Example


Description


Some AngularJS directives directly support CSS3 transitions and CSS3 keyframe animations. In the official documentation of the ngAnimate module you can see which animations are supported by each directive.

To make the animations work, first of all we need to include the angular-animate.js script file and add the ngAnimate module as a dependency of our application module. Then we need to define the CSS classes for the transitions and keyframe animations.

Let's start by taking a look at point 1 of the example. Here we want to see the enter and leave animations in action. We use the ng-if directive to add or remove a box, represented by a div element, depending on the value of a checkbox. That div has two CSS classes applied to it: box and animated-element. The first class simply makes the div look like a box, while the second one (animated-element) is useful to define the CSS transition to animate the enter and leave events. The class could have been named my-custom-animation-class instead of animated-element, its purpose is just to identify an element that is animated and its name is not important. Here is the structure of the CSS selectors used to define the transition associated to the animated-element class for the enter event:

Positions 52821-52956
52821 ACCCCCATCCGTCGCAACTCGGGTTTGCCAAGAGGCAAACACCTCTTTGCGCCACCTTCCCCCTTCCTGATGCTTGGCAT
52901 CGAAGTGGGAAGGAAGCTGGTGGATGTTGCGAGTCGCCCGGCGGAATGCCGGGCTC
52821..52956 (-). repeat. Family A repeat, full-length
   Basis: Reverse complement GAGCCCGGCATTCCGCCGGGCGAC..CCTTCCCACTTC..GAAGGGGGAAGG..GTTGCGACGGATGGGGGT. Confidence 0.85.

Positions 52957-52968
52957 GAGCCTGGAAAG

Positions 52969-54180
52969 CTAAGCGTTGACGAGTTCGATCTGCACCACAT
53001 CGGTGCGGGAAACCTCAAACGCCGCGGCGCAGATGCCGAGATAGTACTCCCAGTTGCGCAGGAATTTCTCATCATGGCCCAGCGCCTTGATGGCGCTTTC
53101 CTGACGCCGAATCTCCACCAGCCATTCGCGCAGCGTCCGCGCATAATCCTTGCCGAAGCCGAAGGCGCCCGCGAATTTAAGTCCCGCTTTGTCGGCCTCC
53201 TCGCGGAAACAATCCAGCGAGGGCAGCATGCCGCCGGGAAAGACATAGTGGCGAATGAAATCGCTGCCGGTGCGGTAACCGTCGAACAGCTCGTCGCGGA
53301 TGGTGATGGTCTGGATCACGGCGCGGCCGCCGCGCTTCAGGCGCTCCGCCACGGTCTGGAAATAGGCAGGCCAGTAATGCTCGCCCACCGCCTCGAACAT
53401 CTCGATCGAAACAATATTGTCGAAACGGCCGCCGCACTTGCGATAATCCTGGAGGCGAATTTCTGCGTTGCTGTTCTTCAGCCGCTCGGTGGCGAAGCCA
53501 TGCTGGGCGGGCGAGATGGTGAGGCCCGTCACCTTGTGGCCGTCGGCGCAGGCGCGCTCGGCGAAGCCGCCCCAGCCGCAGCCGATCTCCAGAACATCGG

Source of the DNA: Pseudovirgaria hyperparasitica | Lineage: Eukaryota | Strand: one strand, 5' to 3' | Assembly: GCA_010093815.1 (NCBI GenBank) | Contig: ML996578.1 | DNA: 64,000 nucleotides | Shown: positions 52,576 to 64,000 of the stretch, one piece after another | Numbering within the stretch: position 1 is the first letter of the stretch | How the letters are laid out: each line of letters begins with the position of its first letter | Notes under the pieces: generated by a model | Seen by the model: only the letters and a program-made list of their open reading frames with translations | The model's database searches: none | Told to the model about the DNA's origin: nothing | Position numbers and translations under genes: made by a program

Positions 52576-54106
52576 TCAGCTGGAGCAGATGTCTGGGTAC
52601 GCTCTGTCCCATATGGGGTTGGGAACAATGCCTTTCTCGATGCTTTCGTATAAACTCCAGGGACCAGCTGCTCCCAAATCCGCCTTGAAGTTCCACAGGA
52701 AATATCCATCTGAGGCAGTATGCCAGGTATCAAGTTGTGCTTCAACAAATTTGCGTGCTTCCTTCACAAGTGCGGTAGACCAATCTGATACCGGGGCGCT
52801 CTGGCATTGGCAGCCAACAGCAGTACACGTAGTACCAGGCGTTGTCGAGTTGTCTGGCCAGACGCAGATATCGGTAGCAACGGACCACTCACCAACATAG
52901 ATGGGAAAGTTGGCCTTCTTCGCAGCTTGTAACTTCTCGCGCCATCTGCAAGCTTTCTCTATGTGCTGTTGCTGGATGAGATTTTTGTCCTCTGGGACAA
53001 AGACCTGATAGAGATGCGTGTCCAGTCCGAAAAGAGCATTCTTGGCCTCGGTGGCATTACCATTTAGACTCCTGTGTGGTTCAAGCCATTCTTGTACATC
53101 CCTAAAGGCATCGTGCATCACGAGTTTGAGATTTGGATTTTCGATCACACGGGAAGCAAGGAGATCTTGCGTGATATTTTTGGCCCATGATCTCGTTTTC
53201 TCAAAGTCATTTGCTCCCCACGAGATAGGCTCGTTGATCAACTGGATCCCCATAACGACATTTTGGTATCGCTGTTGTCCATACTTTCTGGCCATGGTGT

.animated-element.ng-enter
{
  -webkit-transition: 1.5s linear all;
  transition: 1.5s linear all;

  opacity: 0;
}

.animated-element.ng-enter.ng-enter-active
{
  opacity: 1;
}

We call ng-enter the setup class and ng-enter-active the active class. These CSS selectors allow us to specify that we want to apply this animation only to the elements that have also the animated-element class. The setup class defines the transition itself as well as the initial values of the animated properties (opacity in this case) while the active class defines the final values of the animated properties at the end of the animation. The transition will be between these values. This is what basically happens when our div is added to the DOM:

  1. the ng-enter class is added to the div;
  2. AngularJS performs all the necessary steps to initialize the animation (through the $animate service);
  3. the ng-enter-active class is added to the div and this triggers the animation;
  4. after the animation ends, both ng-enter and ng-enter-active are removed from the div.

The same happens for the leave event, but in that case ng-leave will be the setup class and ng-leave-active will be the active class.

Now we can write the basic structure of the CSS selectors to define a CSS transition for AngularJS:

/* Setup class */
.my-custom-class-name.ng-{event name}
{
  /* CSS transition definition */
  -webkit-transition: ...;
  transition: ...;

  /* Animated properties initial values */
  my-property-1: ...;
  my-property-2: ...;
}

/* Active class */
.my-custom-class-name.ng-{event name}.ng-{event name}-active
{
  /* Animated properties final values */
  my-property-1: ...;
  my-property-2: ...;
}